Sunday, May 1, 2011
Tongues of Serpents, by Naomi Novik. Unabridged audio.
As I said a few months ago, this is my favorite ongoing series. The world that Novik has created -- the 18th Century with dragons -- is both believable and delightful. There is no magic, the dragons are simply presented as zoological facts, and the stories stem from that single point.
The strength of the series is the cause-and-effect of the plotting. Facing the consequences of his actions in prior books, Will Laurence finds himself in the new colony of Australia. The Chinese also have their eyes on the land, and the natives are not happy about being colonized by either world power.
The stakes seem smaller in this book than in the prior efforts. There is little actual warfare here, Napoleon is half a world away, and this does change the feel of the novel. There is more of a sense of the unknown, the land itself and the circumstances of the character's presence there make for the drama. But the character moments are strong, both for Laurence and Temeraire, and their relationship drives the narrative forward more than the world outside.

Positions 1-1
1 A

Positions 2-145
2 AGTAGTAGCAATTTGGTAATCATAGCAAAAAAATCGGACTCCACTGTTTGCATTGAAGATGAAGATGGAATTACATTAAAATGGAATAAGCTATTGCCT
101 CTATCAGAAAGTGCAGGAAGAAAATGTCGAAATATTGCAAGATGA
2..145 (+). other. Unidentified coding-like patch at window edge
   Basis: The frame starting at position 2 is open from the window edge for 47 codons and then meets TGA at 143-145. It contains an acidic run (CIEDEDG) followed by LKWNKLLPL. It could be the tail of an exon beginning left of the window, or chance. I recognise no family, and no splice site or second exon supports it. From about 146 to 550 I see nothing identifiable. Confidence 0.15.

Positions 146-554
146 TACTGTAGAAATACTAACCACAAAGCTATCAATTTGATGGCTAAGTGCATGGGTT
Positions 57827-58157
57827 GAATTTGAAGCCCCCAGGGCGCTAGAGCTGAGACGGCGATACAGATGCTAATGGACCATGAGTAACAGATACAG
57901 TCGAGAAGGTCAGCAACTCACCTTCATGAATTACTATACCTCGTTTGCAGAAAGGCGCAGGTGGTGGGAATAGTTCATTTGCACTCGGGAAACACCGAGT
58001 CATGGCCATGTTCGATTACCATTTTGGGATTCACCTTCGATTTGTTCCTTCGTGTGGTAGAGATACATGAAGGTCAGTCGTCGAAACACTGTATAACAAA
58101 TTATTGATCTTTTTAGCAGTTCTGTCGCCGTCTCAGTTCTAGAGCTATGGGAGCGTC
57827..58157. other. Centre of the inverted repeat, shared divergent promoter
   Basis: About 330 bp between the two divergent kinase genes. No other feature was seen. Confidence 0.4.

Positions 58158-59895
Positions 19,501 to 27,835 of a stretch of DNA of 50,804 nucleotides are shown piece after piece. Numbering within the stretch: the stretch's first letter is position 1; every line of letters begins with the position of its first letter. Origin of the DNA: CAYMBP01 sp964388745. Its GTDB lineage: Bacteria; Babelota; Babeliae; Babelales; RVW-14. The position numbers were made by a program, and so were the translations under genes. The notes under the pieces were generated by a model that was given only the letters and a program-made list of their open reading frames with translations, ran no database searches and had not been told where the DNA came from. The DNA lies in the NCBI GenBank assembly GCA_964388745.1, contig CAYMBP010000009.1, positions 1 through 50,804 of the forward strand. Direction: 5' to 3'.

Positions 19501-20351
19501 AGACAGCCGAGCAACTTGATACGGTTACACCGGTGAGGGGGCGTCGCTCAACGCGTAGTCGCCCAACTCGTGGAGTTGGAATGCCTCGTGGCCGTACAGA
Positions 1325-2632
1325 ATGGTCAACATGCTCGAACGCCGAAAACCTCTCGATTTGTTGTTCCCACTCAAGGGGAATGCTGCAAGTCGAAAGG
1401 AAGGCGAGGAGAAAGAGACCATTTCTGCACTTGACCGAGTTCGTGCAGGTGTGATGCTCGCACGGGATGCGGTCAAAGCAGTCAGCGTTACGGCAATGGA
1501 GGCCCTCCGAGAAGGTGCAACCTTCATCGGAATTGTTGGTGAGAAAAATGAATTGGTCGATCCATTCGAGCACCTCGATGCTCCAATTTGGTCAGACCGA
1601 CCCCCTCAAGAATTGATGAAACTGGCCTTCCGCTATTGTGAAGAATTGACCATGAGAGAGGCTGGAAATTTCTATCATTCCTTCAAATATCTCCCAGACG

I don't know what Novik's plans are for Laurence and Temeraire -- her most recent book is not in this series -- but I hope that she does return to them. But this story was solid enough that if we get no more stories of these characters, I can be satisfied. A little disappointed perhaps, but satisfied.
Posted by Alan at 7:44 PM